I read my comments to you and I thought it came across in a way that I didn't want it too. I don't like to spar, either. I was just saying. It's so tough talking on the computer...what with the lack of visual clues, etc. I wasn't sure what the question was exacly...I hardly ever hear anyone use mensual unless it's an out of the ordinary type thing. Maybe someone got a ticket and they have to pay the fine mensualmente, but even that's an oddity. One of those words that you know when you hear it, but don't actually use.
Tengo miedo de utilizar la palabra 'mensual' en una declaración. How's that for use of the word of the day?
There are alot of people that are quite fond of saying I am a slang speaker, I'm from the street, etc. I'm not...pues...si soy de la calle, pero como yo lo hablo es mas sabroso, mas normal, tiene el ritmo mas natural que ellos ya saben. My english is perfectly fine, why would anyone think my spanish is any different??? I'm just saying. Lo que digo a mis amigos en este pagina es como funciona espanol en mi propio mundio, como se va en Mi Tierra. I'm the Voice Of How Them Spanish People Speak When They Are Alone Or At Lunch. Anyway, No one really uses "mensual". You are correct to have fear of it because no one In My World, Como Mis Conocidos, lo usan. It's an Out Of The Ordinary type of word that you use for an Out Of The Ordinary type of thing. The closest you are going to get to in (In My World) is mensualmente. Example: I pay my rent mensualmente. I pay my car note mensualmente. My wife gives me the Good Loving mesualmente. That's how that word works en Mi Propio Pueblicita.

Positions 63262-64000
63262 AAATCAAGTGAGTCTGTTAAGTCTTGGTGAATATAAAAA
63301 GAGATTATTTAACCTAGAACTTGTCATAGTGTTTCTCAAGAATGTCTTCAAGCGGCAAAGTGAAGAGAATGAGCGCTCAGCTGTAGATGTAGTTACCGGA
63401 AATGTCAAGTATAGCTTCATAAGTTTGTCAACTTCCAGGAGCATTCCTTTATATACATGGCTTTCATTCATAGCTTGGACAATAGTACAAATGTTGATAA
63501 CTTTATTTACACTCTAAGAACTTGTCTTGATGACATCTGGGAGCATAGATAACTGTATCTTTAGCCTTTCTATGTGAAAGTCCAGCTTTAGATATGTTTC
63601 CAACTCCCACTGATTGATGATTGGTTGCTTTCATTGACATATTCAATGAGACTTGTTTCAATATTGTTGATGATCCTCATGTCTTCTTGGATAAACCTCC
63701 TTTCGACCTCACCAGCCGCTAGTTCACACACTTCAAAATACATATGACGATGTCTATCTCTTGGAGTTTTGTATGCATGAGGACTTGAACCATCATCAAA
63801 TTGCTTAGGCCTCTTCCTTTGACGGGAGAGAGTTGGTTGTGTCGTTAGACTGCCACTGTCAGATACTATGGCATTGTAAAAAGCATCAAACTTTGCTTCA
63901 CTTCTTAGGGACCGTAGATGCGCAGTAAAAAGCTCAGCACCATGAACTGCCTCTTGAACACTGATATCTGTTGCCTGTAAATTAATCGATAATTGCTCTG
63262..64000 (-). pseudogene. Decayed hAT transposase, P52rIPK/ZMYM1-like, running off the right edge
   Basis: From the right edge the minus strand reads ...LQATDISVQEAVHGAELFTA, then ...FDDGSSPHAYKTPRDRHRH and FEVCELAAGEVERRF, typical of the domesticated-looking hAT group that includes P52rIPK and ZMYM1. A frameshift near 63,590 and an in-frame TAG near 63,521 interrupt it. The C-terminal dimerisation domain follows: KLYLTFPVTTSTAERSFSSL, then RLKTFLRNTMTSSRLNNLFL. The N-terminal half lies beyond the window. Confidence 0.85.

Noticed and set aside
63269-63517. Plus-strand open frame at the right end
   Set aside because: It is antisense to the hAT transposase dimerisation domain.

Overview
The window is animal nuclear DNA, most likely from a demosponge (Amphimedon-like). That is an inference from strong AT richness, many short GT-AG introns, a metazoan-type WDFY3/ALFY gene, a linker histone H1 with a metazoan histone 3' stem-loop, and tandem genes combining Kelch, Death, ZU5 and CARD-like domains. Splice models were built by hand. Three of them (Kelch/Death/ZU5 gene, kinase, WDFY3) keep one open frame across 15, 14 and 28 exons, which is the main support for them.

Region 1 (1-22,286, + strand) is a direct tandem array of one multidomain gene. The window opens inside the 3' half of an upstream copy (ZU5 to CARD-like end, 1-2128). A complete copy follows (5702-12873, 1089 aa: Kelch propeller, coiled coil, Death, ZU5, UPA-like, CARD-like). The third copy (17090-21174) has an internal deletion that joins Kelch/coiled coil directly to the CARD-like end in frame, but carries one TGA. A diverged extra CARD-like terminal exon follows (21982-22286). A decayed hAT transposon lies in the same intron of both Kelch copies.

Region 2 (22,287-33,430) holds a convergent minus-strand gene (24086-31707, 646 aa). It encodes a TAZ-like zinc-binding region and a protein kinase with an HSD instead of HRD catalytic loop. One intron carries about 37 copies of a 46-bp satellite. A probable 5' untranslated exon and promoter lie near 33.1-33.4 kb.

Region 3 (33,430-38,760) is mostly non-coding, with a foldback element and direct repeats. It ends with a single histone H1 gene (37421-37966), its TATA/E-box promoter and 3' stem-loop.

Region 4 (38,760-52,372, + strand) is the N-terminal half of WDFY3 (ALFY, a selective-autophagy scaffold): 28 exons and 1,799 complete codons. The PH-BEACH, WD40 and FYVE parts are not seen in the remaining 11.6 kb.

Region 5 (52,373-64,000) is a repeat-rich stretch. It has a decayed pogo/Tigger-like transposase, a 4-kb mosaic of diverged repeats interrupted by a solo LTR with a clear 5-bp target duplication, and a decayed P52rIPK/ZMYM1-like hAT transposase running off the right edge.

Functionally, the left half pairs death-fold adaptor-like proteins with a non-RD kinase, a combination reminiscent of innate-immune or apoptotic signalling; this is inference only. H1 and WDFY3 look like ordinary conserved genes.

I think it really does depend a lot on the country where Spanish is being spoken, I just got back from a trip to the DR and they are always saying "mensual" and "mensualmente" - but, I rarely here is spoken by the people here in the states - most of whom are from Mexico.